}

letter = ...  # str: with letter from user
result = ...  # str: with converted letter to Pilot alphabet or "Pilots don't say that"

Code 6.4. Solution
"""
* Assignment: Mapping Dict Translate
* Required: no
* Complexity: easy
* Lines of code: 2 lines
* Time: 5 min

English:
    1. Ask user to input single letter
    2. Convert to lowercase
    3. If letter is in `PL` then use conversion value as letter
    4. `MagicMock` will simulate inputting of a letter by user
    5. Use `input()` function as normal
    6. Run doctests - all must succeed

Polish:
    1. Poproś użytkownika o wprowadzenie jednej litery
    2. Przekonwertuj literę na małą
    3. Jeżeli litera jest w `PL` to użyj skonwertowanej wartości jako litera
    4. `MagicMock` zasymuluje wpisanie litery przez użytkownika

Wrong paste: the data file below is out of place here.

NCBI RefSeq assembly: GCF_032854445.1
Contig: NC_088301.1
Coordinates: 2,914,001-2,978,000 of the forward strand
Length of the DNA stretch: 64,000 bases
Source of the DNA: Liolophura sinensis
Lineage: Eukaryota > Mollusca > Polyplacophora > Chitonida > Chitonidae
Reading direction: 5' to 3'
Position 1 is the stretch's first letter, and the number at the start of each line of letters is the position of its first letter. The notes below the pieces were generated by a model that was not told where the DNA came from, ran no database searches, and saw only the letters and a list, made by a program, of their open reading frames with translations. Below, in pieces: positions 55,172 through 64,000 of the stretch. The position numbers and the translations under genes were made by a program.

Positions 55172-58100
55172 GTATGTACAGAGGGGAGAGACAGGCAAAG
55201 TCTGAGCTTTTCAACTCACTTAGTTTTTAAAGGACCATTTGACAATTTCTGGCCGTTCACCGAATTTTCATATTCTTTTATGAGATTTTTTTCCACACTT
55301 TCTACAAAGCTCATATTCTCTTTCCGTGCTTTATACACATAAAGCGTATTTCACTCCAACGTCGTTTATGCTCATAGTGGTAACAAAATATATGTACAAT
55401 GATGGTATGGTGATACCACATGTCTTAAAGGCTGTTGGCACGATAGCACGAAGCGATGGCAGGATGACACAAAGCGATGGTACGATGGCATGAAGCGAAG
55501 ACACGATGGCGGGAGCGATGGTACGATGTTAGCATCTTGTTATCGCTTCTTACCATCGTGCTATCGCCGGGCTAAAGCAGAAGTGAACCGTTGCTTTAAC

5. Skorzytaj z funkcji `input()` tak jak normalnie
    6. Uruchom doctesty - wszystkie muszą się powieść

Example:
    | Input | Output |
    |-------|--------|
    |   A   |    a   |
    |   x   |    x   |
    |   Ł   |    ł   |
    |   ś   |    s   |
    |   Ź   |    z   |

Tests:
    >>> import sys; sys.tracebacklimit = 0
    >>> import string

    >>> type(result)
    <class 'str'>
    >>> result not in PL.keys()
    True
    >>> result in string.ascii_letters
    True
"""

# Simulate user input (for test automation)
from unittest.mock import MagicMock
input = MagicMock(side_effect=['Ł'])


PL = {
    'ą': 'a',
    'ć': 'c',
    'ę': 'e',
    'ł': 'l',
    'ń': 'n',
    'ó': 'o',
    'ś': 's',
    'ż': 'z',
    'ź': 'z',
}

letter = ...  # str: with letter from user
result = ...  # str: with converted letter without PL diacritic chars


6.1.13. References

1

Frédéric Hamidi. Why does Python 3 need dict.items to be wrapped with list()? Retrieved: 2021-02-28. URL: https://stackoverflow.com/a/17695716